In short

Call for applications: First Brittany Grand Prize of Photography

The French region of Brittany launches its first photographic contest. Open to “professional p...

Galleries: MIA Photo Fair 2018 Opens Application

The eighteenth edition of the MIA Photo Fair will be held from 9 to 12 March 2018 in Milan. The fair...

Bieke Depoorter Wins Levallois Prize 2017

The Levallois 2017 Prize for young international photography has been been given to the Belgian pho...
PHOTO OF THE DAY
Joe Shore, Marilyn Monroe (In shorts), 1952 © Joe Shore and Fahey/Klein Gallery, LA
Joe Shore, Marilyn Monroe (In shorts), 1952 © Joe Shore and Fahey/Klein Gallery, LA

The cyanotype series ‘Afterimage’ was produced during the summer of 2016-17. I have an interest in the confluence between visual perception, memory and imagination. The visions seen inside closed eyelids, and afterimage visualisations are aspects of perception that trouble my sleep and that inform my images.  My work stems from the memories and imaginings of a childhood in a hot Australian wheatbelt country town where the anxieties of navigating a dysfunctional family life grew like tentacles reaching into adulthood.  Visions of safe places, both psychological and physical, are shadowed by uncertainty. Using blazing summer sunlight on sensitised archival paper, I have filtered images of real and metaphorical bowers seen during daylight reveries and revisited in late night insomniac states. Drifting clouds are formed by shreds of 1950s organza worn by the woman at a dance before the fateful first meeting with her tormentor. Spider webs of domestic crocheted doilies entice and ensnare. Blue sprites are formed by broken shards of a woman’s treasured possessions during violent marital arguments, and the shattered windscreen glass at the moment of impact when her husband dies in a car crash. These are simultaneously moments of hopeful imaginings and enduring sadness.  “My childhood has never lost its magic, it has never lost its mystery, and it has never lost its drama.” ~ Louise Bourgeois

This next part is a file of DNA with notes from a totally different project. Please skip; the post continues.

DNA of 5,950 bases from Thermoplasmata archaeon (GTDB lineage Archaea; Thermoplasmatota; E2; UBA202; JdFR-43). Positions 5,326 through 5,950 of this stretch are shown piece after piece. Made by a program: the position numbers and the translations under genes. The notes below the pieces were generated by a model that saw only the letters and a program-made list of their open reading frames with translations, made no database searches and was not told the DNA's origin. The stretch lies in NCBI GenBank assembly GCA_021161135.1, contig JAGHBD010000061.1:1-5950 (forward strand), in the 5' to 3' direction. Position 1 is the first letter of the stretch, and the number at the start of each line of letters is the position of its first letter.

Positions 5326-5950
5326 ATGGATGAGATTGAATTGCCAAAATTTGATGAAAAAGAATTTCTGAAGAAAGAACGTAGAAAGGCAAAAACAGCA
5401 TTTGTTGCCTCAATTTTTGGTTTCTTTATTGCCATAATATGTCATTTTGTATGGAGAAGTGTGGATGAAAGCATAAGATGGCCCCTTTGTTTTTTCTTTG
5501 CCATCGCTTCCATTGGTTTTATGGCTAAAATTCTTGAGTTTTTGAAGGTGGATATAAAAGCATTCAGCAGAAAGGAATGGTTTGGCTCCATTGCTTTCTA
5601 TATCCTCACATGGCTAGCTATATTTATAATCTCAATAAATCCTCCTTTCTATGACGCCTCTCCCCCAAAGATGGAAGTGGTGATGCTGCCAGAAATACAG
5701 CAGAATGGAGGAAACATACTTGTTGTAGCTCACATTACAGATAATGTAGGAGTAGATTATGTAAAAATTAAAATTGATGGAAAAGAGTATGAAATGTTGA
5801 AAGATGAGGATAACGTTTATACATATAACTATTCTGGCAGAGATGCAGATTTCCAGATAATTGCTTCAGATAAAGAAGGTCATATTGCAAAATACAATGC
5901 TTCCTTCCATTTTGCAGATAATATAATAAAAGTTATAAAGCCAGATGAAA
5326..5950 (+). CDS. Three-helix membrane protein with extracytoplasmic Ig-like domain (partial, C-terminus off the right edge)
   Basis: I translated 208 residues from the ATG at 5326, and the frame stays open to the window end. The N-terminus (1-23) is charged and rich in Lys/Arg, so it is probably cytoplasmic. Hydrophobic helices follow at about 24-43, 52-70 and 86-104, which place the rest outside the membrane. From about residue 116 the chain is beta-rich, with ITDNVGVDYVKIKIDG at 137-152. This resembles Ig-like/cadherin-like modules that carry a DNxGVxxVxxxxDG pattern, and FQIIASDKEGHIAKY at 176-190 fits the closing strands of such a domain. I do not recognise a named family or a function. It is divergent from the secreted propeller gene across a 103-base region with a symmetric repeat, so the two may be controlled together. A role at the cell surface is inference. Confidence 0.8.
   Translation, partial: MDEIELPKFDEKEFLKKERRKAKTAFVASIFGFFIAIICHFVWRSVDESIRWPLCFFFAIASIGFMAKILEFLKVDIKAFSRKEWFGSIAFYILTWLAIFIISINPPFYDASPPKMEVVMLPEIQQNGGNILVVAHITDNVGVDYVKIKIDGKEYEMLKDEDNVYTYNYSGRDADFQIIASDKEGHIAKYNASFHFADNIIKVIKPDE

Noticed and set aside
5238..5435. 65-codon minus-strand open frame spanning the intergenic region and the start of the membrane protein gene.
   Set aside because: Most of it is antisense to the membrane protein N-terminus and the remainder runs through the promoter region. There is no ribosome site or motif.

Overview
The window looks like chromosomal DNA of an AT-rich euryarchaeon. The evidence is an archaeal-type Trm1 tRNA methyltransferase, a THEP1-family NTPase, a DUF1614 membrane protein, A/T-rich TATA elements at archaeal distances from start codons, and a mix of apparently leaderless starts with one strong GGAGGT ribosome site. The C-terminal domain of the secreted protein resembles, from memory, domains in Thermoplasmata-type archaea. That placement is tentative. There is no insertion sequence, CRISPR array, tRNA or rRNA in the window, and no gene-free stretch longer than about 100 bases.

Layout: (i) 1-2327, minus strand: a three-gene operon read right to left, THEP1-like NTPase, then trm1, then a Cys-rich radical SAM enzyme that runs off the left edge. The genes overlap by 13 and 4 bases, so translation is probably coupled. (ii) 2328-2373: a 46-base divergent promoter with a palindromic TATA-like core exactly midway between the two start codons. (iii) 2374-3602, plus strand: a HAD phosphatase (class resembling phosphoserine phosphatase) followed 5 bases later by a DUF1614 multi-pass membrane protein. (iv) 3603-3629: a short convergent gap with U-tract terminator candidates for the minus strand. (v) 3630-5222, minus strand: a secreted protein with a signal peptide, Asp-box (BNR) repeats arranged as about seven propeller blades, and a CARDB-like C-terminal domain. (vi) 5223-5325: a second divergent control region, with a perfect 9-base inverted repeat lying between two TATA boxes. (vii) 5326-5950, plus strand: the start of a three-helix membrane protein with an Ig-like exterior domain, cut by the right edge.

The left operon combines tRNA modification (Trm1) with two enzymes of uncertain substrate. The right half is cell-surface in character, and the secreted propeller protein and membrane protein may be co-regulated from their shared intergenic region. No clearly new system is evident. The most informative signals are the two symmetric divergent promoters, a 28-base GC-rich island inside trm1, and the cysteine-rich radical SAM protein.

Wendy Catling